Several tax increases are set to go into effect at the end of 2012 unless Congress renews the “Bush Tax Cuts.” One of the most significant increases would be a tax hike on dividends of up to189 percent. It would have a stifling effect on economic growth while slashing the value of retirement plans and other investments.
Currently the top tax rate for dividends and capital gains is a competitive 15 percent. Under the new tax rates, dividends would be taxed as ordinary income for wealthier taxpayers, with a top tax rate topping out around 43.4 percent.
Advocates for this tax hike claim such taxes are paid only by the super-rich. A study by Ernst & Young, however, found 65 percent of the 27.1 million tax returns in 2007 that reported dividend income showed total incomes of less than $100,000. Senior citizens would be disproportionately affected by this tax hike because they make up the majority of dividend taxpayers.
Opponents of the tax hike say raising the dividend tax would diminish the retirement investments of middle-income Americans, because a sizeable amount of investment earnings of 401k plans, stocks, and pension plans are derived from dividends. In particular, dividend-paying stocks such as utilities would become significantly less attractive, harming both stockholders and workers.
Changing tax rates constantly creates uncertainty in the tax code and hinders economic growth. Dividends already face double taxation—they’re initially taxed as corporate profits and then as income for shareholders. Making the current, lower tax rates permanent, or at least extending them for several years, will make businesses and investors more apt to invest and keep more of their capital working in the market, helping to spur economic growth.
The following articles and studies offer additional information on dividend taxes.
3 Reasons to Fear Obama’s Dividend Tax Increase
Abram Brown of Forbes.com discusses the many economic problems a dividend tax increase could create. Brown outlines three specific problems and explains why people should oppose the plan.
Obama Tax Hikes: Dividend Tax Increase Hurts Seniors and the Economy
Rea Hederman Jr. and Patrick Tyrrell of The Heritage Foundation explain in this Backgrounder why a dividend tax hike has no benefit for Americans on any level and will likely cause much harm.
Raising Dividend Taxes Will Cause Unintended Consequences
In a policy statement, the Edison Electric Institute outlines several unintended consequences of a dividend tax hike. Utilities are among the most vehement opponents of the proposed dividend tax hike.
Will a Dividend-Tax Hike Spoil the Party?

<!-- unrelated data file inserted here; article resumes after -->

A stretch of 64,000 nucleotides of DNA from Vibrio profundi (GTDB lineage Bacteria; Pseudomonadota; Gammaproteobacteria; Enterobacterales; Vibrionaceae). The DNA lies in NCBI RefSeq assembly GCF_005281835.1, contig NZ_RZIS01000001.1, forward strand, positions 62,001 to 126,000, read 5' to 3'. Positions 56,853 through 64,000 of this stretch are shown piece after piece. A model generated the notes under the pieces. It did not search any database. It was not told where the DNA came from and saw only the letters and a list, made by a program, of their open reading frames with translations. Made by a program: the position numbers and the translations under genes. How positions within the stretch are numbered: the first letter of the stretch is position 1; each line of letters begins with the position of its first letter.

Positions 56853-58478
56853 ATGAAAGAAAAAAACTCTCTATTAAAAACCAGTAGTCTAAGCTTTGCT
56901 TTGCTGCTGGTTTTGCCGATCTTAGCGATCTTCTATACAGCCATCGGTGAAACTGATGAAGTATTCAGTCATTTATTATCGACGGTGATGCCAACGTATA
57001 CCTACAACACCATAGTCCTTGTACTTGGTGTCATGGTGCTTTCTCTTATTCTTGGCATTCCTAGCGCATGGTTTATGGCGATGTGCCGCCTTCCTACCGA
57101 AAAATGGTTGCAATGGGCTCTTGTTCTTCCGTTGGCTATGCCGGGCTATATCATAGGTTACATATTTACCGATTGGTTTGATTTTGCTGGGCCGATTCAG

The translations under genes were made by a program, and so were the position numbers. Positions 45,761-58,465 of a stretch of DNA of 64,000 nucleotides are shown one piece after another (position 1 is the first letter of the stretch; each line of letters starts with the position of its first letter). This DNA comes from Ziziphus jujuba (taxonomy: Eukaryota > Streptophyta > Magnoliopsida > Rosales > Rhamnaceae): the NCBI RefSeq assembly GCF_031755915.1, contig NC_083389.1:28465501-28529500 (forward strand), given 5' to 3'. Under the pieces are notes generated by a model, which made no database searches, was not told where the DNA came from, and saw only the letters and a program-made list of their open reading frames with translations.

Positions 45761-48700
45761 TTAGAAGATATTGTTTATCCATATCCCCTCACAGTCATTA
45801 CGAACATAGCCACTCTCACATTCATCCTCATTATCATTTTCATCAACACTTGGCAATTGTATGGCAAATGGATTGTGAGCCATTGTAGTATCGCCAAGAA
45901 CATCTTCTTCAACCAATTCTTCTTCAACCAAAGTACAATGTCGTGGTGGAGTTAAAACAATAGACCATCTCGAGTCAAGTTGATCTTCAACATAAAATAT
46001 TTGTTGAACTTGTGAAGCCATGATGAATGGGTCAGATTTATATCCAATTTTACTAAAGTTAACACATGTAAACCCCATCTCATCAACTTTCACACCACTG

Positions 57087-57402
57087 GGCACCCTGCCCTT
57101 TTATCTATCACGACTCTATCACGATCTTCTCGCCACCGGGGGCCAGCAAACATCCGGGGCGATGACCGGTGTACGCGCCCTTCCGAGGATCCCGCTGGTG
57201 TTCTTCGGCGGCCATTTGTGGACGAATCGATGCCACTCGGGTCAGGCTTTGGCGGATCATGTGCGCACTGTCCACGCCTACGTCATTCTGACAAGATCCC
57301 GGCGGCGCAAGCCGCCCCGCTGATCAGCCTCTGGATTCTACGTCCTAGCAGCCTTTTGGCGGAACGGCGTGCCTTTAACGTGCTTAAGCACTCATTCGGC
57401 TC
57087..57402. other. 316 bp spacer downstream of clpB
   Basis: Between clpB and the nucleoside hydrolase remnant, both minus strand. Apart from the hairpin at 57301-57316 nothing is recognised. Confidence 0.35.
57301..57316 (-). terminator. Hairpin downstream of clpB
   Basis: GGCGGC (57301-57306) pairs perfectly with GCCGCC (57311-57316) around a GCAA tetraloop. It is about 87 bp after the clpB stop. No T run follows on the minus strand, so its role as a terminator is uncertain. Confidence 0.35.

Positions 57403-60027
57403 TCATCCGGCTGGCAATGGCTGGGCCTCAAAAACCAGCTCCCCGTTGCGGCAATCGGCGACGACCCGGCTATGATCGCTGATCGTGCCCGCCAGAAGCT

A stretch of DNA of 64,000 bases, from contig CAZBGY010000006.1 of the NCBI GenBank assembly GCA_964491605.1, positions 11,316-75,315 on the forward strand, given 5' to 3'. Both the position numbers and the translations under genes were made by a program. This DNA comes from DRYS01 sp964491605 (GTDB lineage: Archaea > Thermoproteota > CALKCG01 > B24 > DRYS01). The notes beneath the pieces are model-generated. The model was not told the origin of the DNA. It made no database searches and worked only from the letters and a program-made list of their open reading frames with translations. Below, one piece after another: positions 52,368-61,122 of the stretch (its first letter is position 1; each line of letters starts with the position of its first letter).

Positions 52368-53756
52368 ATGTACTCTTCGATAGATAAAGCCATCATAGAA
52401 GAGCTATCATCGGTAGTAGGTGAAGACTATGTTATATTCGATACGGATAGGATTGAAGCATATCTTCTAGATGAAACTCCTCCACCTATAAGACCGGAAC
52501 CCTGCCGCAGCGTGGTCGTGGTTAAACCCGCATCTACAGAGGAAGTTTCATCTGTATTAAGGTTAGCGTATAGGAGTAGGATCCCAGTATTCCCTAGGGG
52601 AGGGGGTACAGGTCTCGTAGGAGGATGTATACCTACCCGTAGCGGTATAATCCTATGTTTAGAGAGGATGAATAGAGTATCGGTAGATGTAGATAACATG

Writing in the Wall Street Journal, Jack Hough of SmartMoney.com outlines the proposed dividend tax increases, their possible effects on the financial market, and reactions from the financial sector.
Obama’s Dividend Assault
In this Review and Outlook from the Wall Street Journal, the authors question whether the dividend tax will hurt the market more than help it and in fact decrease the dividends paid to investors. “The truth is that the plan gives new meaning to the term collateral damage, because shareholders of all incomes will share the pain,” they write. “Here’s why. Historical experience indicates that corporate dividend payouts are highly sensitive to the dividend tax. Dividends fell out of favor in the 1990s when the dividend tax rate was roughly twice the rate of capital gains.”
Dividend Taxes and Corporate Behavior: Evidence from the 2003 Dividend Tax Cut
Writing in The Quarterly Journal of Economics, Raj Chetty and Emmanuel Saez describe the effects of dividend taxation on corporate behavior, using the large tax cut on individual dividend income enacted in 2003. They documented a 20 percent increase in dividend payments by nonfinancial, nonutility, publicly traded corporations following the tax cut.
Economic Effects of Increasing the Tax Rates on Capital Gains and Dividends
The Heritage Foundation finds rolling back the 2003 tax cuts on capital gains and dividends would slow economic growth: “The slower economy causes employment to shrink by 270,000 job in 2011 and 413,000 in 2018. Similar job losses continue for the next seven years of our model’s forecast horizon of 2008 through 2018.”
The Beneficiaries of the Dividend Tax Rate Reduction
This study, prepared by Ernst & Young LLP for the Edison Electric Institute and the American Gas Association, identifies who has benefited from the 2003 cut in the dividends tax rate: “Based on our analyses of all shareholders, the percentages of tax returns with qualified dividends have the following profile: 61 percent are from taxpayers age 50 and older, 30 percent are from taxpayers age 65 and older, 65 percent are from returns with incomes less than $100,000, and 36 percent are from returns with incomes less than $50,000.”
Show Me the Money! Dividend Payouts after the Bush Tax Cut
Stephen Moore and Phil Kerpen of the Cato Institute examine the effects of the dividend tax cut on dividend payouts. After the tax cut went into effect, “dividends increased 18 percent without special dividends and 23 percent with special dividends.”
The 2003 Dividend Tax Cuts and the Value of the Firm: An Event Study
The National Bureau of Economic Research analyzes the effect of the dividends tax cut on investment values. The study found “strong evidence that the 2003 change in the dividend tax law had a significant impact on equity markets.”